In its second ruling in less than a year vindicating the rights of transgendered public safety officers, a panel of the U.S. Court of Appeals for the 6th Circuit in Cincinnati has upheld a jury verdict finding that the Cincinnati Police Department unlawfully refused a promotion to sergeant for Philecia Barnes.
The jury found that the police department violated Title VII of the Civil Rights Act of 1964, which outlaws sex discrimination in the workplace. In its prior ruling last June, the court upheld a discrimination claim by a transgendered firefighter in Salem, Ohio.
In an interesting move that may reflect internal judicial politics, the March 22 opinion for the court was written by U.S. District Judge David W. McKeague of the Western District of Michigan. The 6th Circuit covers several states including Michigan, and occasionally trial judges are assigned to fill out appellate panels in understaffed courts. But it is also possible that McKeague was assigned to write this opinion to take the heat off the circuit judges who hear their cases in Cincinnati, and might be reluctant to take on the local police department.
Both of the 6th Circuit decisions rely on the “sexual stereotype” theory, approved by the Supreme Court in 1989 in the case of Price Waterhouse v. Hopkins. In that case, a woman was denied a partnership in the accounting firm because some of the partners thought her conduct was insufficiently feminine to conform to their expectations of a “lady partner.” The Supreme Court ruled that when an employer bases employment decisions on stereotyped thinking about appropriate sex roles, the employer is discriminating “because of sex” in violation of Title VII.
In both the Salem case and the new Cincinnati case, the 6th Circuit has applied that theory to transgendered people, who by definition fail to conform to gender stereotypes.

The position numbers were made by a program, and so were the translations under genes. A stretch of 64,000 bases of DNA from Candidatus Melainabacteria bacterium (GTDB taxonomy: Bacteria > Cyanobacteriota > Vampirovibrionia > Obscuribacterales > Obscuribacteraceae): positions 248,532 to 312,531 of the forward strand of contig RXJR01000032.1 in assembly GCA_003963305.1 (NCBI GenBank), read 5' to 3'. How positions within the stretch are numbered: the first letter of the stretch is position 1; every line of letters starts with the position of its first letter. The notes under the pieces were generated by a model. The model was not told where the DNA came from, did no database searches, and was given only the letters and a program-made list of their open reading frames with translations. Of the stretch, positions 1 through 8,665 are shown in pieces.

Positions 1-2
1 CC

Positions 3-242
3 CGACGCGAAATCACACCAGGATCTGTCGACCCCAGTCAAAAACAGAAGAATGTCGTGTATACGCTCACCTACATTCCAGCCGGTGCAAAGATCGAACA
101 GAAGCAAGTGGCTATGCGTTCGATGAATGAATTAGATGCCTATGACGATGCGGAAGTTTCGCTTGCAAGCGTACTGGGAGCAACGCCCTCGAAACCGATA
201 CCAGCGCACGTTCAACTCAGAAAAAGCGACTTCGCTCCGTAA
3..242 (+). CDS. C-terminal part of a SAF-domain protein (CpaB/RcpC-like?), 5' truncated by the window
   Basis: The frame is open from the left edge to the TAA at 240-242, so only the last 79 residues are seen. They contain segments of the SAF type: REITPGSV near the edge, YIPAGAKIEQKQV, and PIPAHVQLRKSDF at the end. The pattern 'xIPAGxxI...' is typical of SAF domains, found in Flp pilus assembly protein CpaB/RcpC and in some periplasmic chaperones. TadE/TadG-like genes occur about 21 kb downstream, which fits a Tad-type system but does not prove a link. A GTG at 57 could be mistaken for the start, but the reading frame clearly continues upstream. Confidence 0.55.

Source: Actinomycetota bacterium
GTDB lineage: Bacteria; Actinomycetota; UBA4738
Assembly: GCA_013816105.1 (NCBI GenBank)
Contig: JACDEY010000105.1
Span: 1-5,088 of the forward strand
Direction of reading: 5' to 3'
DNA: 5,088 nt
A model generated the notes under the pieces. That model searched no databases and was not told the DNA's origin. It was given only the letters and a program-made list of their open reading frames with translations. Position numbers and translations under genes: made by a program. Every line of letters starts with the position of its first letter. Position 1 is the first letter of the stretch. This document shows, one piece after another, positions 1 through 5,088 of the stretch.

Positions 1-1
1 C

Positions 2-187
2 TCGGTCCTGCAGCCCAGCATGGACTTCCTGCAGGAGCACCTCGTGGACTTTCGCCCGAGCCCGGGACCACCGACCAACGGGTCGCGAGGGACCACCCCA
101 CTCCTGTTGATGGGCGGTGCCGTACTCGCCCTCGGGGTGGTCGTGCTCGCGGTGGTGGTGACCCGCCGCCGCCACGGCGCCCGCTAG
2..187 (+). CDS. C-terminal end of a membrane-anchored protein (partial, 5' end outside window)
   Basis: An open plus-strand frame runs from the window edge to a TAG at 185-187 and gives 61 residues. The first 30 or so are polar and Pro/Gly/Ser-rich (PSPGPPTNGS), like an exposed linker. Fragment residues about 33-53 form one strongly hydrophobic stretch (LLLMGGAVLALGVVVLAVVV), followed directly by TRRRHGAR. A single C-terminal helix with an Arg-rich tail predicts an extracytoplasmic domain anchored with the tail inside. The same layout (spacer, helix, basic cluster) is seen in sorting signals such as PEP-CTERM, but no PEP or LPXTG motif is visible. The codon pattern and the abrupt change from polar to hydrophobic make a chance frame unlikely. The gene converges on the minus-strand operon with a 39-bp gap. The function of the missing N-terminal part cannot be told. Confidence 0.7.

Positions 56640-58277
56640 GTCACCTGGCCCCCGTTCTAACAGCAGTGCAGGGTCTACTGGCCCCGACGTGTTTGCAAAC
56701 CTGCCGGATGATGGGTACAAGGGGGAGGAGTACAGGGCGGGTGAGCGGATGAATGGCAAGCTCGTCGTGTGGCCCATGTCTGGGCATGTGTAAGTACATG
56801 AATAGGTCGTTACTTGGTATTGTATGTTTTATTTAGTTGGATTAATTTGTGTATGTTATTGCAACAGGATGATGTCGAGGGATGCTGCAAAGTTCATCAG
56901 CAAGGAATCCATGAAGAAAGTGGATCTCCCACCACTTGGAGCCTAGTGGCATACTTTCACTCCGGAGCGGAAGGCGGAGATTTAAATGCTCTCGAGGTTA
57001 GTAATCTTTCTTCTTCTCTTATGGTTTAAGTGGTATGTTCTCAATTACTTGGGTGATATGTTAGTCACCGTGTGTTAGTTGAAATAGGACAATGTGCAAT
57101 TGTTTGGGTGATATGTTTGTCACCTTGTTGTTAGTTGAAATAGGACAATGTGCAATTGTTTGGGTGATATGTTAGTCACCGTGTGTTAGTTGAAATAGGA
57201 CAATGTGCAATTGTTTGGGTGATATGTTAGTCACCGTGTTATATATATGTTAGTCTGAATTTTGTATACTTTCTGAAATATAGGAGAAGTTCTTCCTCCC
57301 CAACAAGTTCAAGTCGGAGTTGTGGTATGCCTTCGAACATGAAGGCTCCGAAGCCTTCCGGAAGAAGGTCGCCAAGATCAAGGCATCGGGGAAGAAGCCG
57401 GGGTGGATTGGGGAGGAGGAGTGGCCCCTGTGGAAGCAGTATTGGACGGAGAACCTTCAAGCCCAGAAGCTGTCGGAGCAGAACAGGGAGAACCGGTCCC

The plaintiff in this case, born Phillip Barnes, “was living as a pre-operative male-to-female transsexual in 1999 when she failed the probationary period required to become a police sergeant,” wrote McKeague.
Barnes had worked as a Cincinnati police officer since 1981, and ranked 18 out of the 105 officers who took the promotional test for sergeant in July 1998. The high score entitled Barnes to a probationary promotion, but the police department brass opposed the idea of a transsexual sergeant. According to McKeague’s opinion, at the time of the promotion, “Barnes was a male-to-female transsexual who was living as a male while on duty but often lived as a woman off duty.”
McKeague noted that Barnes had a reputation throughout the police department as “a homosexual, bisexual or cross-dresser. No other male sergeant was known to be gay or have a feminine appearance,” although there were several lesbian officers.
Another officer who was more supportive of Barnes, Lt. Charles Ross, “testified that when Barnes arrived at District One for his probationary period, people did not take him as seriously as they should. Barnes was living off-duty as a woman, had a French manicure, had arched eyebrows and came to work with makeup or lipstick on his face on some occasions.”